Chinese cities’ moves to ease residency curbs fuel property demand

Fog blankets Jincheng City skyline in north China's Shanxi province, in this March 2, 2007 file photo. (REUTERS)
Updated 20 January 2018
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Chinese cities’ moves to ease residency curbs fuel property demand

BEIJING: China’s provincial capitals have discovered a way to keep apartment sales booming by making it much easier for graduates to get coveted household registration permits.
Authorities in the cities said the main aim is to lure talent to make their labor pools more attractive to companies. But the policies are undermining the authorities’ efforts to control property speculation and are artificially propping up prices, critics in the real estate and securities industries said.
The permits, known as hukou, have been used to control internal migration in China for many years. Without a permit, a resident of a city may not be able to get a whole slew of public services, including education and health care, and would sometimes have to live on the margins of society.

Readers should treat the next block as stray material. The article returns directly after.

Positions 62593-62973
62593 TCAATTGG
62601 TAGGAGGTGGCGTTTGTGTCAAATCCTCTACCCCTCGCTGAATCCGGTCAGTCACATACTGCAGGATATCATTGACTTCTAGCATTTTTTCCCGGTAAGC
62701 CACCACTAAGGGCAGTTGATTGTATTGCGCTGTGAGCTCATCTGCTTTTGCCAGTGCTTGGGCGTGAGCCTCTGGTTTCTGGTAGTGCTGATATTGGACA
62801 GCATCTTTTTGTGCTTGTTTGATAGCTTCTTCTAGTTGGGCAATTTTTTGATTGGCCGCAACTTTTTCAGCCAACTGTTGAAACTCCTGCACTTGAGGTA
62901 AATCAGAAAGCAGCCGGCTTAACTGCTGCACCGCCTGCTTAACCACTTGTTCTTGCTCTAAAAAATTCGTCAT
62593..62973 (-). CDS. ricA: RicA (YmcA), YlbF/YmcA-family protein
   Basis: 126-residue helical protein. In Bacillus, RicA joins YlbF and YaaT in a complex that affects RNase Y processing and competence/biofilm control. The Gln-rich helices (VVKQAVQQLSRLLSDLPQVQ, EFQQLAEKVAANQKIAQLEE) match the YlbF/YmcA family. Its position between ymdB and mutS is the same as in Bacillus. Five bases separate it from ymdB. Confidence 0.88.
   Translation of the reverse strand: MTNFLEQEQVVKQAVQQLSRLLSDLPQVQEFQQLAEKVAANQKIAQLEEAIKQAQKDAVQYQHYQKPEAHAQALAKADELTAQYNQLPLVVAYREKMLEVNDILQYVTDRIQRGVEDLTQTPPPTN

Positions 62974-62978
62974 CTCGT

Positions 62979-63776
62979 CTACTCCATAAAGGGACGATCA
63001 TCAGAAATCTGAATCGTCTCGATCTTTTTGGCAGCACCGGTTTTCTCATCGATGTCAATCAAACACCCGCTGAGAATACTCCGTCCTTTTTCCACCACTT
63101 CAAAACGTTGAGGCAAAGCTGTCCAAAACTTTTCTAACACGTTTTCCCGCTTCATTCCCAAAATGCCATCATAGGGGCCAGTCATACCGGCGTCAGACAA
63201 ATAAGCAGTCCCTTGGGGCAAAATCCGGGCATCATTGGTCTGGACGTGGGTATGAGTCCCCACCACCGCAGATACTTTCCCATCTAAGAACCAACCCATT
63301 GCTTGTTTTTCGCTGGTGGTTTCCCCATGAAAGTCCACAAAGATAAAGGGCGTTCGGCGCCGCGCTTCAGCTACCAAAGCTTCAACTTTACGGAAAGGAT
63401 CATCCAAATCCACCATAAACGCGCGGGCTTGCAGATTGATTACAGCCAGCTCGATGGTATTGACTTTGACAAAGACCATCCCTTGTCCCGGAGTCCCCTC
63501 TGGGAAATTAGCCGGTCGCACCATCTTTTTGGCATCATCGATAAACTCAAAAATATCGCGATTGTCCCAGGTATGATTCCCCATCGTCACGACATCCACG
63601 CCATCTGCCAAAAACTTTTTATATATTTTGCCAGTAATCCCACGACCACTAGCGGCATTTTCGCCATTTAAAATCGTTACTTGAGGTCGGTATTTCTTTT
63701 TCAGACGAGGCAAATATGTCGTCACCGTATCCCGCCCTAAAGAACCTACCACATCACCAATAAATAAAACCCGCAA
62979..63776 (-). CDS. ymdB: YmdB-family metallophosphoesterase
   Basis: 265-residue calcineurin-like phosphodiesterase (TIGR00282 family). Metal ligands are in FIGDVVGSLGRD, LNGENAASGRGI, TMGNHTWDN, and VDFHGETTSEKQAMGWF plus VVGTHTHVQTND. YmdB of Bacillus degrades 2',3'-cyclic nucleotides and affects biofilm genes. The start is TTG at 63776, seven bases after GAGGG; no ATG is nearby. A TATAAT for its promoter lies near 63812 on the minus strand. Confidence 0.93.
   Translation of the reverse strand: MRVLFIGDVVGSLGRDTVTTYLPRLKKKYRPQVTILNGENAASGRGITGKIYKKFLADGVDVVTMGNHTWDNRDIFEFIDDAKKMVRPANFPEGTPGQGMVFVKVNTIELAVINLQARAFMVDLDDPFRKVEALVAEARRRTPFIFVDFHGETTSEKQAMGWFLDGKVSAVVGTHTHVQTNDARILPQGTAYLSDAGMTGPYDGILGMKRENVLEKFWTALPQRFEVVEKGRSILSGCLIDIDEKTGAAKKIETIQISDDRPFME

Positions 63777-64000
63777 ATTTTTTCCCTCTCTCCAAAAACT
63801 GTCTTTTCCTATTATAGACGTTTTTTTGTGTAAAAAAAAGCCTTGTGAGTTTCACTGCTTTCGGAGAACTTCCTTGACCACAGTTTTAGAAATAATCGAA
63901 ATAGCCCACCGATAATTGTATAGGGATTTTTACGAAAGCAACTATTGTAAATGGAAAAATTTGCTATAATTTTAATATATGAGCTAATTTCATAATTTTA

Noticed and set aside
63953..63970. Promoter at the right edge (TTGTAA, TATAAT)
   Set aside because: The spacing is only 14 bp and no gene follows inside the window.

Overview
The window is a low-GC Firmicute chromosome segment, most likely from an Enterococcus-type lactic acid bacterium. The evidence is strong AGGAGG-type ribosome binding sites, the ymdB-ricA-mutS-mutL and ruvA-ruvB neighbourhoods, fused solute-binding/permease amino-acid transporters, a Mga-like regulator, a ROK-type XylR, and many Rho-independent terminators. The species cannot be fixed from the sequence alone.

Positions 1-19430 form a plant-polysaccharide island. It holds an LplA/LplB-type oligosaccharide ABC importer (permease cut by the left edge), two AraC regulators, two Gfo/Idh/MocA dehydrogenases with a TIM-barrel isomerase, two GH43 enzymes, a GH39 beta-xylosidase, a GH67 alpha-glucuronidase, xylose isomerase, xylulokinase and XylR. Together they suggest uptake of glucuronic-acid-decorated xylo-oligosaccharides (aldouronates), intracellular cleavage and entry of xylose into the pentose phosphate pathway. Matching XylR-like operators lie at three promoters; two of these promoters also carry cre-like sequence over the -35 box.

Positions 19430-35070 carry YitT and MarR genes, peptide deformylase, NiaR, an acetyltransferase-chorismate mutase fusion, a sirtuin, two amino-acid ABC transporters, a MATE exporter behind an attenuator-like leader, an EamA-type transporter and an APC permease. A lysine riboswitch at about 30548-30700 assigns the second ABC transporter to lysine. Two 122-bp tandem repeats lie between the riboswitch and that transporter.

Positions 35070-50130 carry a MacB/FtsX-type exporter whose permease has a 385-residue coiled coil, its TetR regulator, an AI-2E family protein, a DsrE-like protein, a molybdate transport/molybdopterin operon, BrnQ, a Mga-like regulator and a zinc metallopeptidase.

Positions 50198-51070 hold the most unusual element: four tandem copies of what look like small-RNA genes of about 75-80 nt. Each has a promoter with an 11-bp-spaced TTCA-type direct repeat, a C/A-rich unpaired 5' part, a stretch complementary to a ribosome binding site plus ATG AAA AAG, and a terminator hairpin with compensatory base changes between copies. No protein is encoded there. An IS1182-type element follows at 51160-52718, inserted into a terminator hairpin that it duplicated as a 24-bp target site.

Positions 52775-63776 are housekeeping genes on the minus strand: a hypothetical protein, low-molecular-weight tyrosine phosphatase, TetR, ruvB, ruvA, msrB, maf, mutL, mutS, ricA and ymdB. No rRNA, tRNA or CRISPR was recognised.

Now, cities such as Chengdu — the capital of Sichuan province in southwest China — are reversing the process by handing out hukou to college-degree holders. In Chengdu’s case that is anyone under the age of 45.
Not only that. They are in some cases providing these graduates with cash incentives if they buy an apartment.
For example, any post-doctoral degree-holder who takes up hukou in central China’s Zhengzhou, capital of Henan province, will be handed 100,000 yuan ($15,617) for a first home purchase. For college-degree holders the incentive is 20,000 yuan.
As a result, hundreds of thousands of people have been able to buy properties that were otherwise off limits for them.
Take 27-year-old graduate Peter Li, who faced barriers to buying in Chengdu last year because he was from the northwestern province of Gansu.
Then in July the new policy was introduced, and he bought a three-bedroom apartment in the upscale high-tech zone of the city.
“Getting a hukou through the talent policy was a more convenient way to get around the housing curbs,” said Li, who moved to Chengdu, which has 17 million people, to work as a product manager in 2016.